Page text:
Red planet: What Mars can teach us about geoengineering

The geology of meteorites from Mars could help to predict the long term effects of carbon capture and storage

(Pic: Kevin Gill/Flickr)

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The atmosphere of Mars is too thin to support life or flowing water.

Yet scars of long dried up river basins on the surface suggest it was once much denser and, scientists believe, mostly made up of carbon dioxide.

Understanding what happened to that CO2 could help tackle the greenhouse gas here on Earth, according to researchers from Glasgow University.

“Our theory is it has been brought down into carbonate rocks,” explained head of geography Martin Lee, at the Royal Society’s Summer Exhibition in London.

“When you look at meteorites from Mars you find these crystals in the rock.”

Colour coded image of Osuga Valles shows rivers used to flow on Mars (Pic: ESA/DLR/FU Berlin)

Colour coded image of Osuga Valles shows rivers used to flow on Mars (Pic: ESA/DLR/FU Berlin)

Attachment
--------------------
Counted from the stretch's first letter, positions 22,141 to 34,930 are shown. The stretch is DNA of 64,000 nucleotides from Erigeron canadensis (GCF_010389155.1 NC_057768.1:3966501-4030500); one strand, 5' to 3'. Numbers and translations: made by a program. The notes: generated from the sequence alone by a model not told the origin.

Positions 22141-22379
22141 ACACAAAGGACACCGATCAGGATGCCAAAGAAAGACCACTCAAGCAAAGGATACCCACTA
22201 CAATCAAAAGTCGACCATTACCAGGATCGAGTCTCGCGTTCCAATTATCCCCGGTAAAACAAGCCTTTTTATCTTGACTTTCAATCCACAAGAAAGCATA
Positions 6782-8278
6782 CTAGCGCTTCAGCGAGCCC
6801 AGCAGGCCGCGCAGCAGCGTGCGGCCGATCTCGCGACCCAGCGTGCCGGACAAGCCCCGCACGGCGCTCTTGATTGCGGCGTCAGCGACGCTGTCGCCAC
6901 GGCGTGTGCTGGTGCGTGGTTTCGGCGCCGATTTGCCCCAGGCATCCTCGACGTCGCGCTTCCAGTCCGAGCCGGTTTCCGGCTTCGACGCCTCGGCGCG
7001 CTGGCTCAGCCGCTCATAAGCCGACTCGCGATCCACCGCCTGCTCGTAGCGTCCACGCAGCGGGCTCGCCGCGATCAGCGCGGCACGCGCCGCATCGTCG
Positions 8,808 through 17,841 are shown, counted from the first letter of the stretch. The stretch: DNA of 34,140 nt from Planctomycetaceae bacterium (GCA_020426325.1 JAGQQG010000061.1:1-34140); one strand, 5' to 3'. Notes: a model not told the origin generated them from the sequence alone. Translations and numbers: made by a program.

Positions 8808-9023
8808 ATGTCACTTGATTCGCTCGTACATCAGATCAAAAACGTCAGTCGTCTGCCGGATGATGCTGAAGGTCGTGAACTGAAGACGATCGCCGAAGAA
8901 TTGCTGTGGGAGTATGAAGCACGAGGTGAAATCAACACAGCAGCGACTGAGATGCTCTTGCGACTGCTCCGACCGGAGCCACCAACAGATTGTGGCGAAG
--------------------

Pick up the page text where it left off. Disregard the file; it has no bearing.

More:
He held up a small chunk of clear calcite crystal. Weighing 45g, it held equivalent carbon to the emissions from a car driving 110 metres, he said.

While cutting emissions is the priority to curb global warming, many climate projections involve removing CO2 from the air to stabilise temperatures.

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Water and carbon dioxide react with certain minerals to form stable carbonates. This happens naturally over hundreds of thousands of years, but can be artificially accelerated.

A pilot project in Iceland showed results within months, pumping emissions from a geothermal plant underground to form rock.

Another trial in the Netherlands involved grinding up olivine, a greenish mineral, and using it to “fertilise” the ocean so it absorbed more carbon.

Researcher Adrienne Macartney shows a piece of olivine mineral

Researcher Adrienne Macartney shows a piece of olivine, a mineral that can react with carbon dioxide to remove it from the air

It is not yet clear how such interference with geological processes could affect ecosystems, said doctoral researcher Adrienne Macartney.

Seeing how the reactions played out on Mars could help to predict the impact of using these techniques to absorb and store carbon, with potentially significant implications for the climate.

“Because the geoengineering is very new, we can apply some of the lessons from Mars,” she said.

“It is quite shocking how little the two communities have talked about this. When I start dialogues with carbon capture and storage companies, they are also quite surprised that Mars research is so relevant.”

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